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Can an owner's representative file a lien in NY - (Strictly acting for the owner as a consultant and not CM)

New YorkLien WaiversRight to Lien

Curious if I have rights as an owner's rep. in NY to file a lien if necessary - and if so, should I be signing providing lien releases to my clients for my own fees? I do not work as a CM or GC - strictly as an owner's rep.

1 reply

Nov 29, 2018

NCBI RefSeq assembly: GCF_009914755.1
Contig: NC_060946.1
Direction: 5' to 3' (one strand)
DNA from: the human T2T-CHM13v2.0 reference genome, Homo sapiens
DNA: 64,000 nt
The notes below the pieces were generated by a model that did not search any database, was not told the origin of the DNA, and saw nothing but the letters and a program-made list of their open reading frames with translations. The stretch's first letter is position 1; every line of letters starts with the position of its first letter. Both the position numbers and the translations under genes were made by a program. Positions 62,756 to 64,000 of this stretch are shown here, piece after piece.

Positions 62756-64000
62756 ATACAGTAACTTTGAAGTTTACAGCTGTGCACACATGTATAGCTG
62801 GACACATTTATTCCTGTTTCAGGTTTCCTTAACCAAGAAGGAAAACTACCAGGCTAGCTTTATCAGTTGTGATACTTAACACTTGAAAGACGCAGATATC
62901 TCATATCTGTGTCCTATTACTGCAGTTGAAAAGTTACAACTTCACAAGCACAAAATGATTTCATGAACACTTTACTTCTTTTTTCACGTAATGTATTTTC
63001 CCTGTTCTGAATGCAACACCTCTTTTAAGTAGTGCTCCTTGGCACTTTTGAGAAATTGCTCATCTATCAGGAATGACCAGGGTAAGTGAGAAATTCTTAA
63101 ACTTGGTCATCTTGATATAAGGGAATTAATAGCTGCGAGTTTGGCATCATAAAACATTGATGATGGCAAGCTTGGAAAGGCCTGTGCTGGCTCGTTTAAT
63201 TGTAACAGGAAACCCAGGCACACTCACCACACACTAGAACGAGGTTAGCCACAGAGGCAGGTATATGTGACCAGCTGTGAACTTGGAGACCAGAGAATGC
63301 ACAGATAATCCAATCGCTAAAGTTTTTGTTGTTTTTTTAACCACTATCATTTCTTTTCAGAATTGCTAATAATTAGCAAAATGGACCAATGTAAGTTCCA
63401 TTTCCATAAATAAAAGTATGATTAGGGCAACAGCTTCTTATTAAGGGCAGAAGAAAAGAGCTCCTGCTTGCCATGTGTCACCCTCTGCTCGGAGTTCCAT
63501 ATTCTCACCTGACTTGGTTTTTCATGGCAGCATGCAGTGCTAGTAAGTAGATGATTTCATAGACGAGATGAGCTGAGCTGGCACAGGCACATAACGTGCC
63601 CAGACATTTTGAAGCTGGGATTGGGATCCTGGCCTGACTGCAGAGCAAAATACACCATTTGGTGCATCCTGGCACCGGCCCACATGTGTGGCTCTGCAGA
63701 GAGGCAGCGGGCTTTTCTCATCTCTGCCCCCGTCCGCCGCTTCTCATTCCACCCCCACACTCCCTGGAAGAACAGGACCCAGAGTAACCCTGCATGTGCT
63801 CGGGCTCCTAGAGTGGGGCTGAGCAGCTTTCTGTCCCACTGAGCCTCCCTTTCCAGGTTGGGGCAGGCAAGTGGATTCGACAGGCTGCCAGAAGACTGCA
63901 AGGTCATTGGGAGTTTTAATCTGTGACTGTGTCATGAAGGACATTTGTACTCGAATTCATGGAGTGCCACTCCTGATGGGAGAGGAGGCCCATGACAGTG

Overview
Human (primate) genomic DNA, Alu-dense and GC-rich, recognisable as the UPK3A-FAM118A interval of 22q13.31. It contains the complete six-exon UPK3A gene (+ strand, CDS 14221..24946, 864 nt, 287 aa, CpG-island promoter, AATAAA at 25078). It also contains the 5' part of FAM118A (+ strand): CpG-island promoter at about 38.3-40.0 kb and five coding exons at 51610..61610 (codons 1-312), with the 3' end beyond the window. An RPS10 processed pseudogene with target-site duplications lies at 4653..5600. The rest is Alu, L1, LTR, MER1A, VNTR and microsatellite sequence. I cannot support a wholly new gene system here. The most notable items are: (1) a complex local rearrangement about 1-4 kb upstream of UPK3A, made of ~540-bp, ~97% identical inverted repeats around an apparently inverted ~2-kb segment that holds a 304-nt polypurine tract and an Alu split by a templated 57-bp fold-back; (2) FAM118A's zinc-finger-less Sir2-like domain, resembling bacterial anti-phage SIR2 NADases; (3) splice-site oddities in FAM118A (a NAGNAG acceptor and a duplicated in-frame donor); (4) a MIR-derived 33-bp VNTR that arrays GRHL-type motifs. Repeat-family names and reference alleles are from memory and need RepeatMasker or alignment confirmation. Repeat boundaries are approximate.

These are good questions. First, it's worth noting that whether or not lien right are present will very much be based on the actual work provided by the prospective claimant. Under § 3 of the New York lien statute, lien rights are available to "contractor, subcontractor, laborer, materialman, landscape gardener... who performs labor or furnishes materials for the improvement of real property". It's not terribly surprising, but the term "owners rep" doesn't appear specifically as a party who would be entitled to lien. However, based on the definition of "contractor" - there may be reason to believe an owners rep could have lien rights. Under § 2(9) of the New York lien statute, a "contractor" refers to " a person who enters into a contract with the owner of real property for the improvement thereof..." Based on that definition, potentially, an owner rep could be considered a contractor for the purposes of mechanics lien rights. At the same time, when the relationship is dictated such that the owners rep merely agrees to act as an agent of the owner for the purposes of hiring other parties to improve the property, then it would seem less likely that lien rights extend to an owners rep. Finally, it's also worth noting that mechanics lien rights generally only arise for those who provide labor and materials for the improvement of the property (as reinforced by the definition under § 3 above). When a party is more or less acting as a middle man for the owner and consulting/providing services that don't directly result in the improvement of property, then lien rights very well may not be present. Regarding issuing lien waivers - if lien waivers are being requested of an owners rep, they could certainly be exchanged (though the underlying right to lien might not even be present). However, a potential claimant is not specifically required to provide a lien waiver - so to offer a lien waiver without request might be inefficient and ultimately unnecessary. Of course, the exchange of lien waivers is often helpful to facilitate payment, so it may be worth considering - especially when an owner is privy to mechancis lien laws. For more background on New York lien laws, try the zlien New York Lien and Notice FAQs. For more on NY Waivers - zlien has a New York Lien Waiver FAQ as well. As a final note - regardless of whether a claimant might ultimately be able to file a mechanics lien, leveraging potential lien rights and proceeding as if lien rights are present can certainly help recover payments - especially on problem projects. We discuss that in this article: What is a Notice of Intent to Lien?
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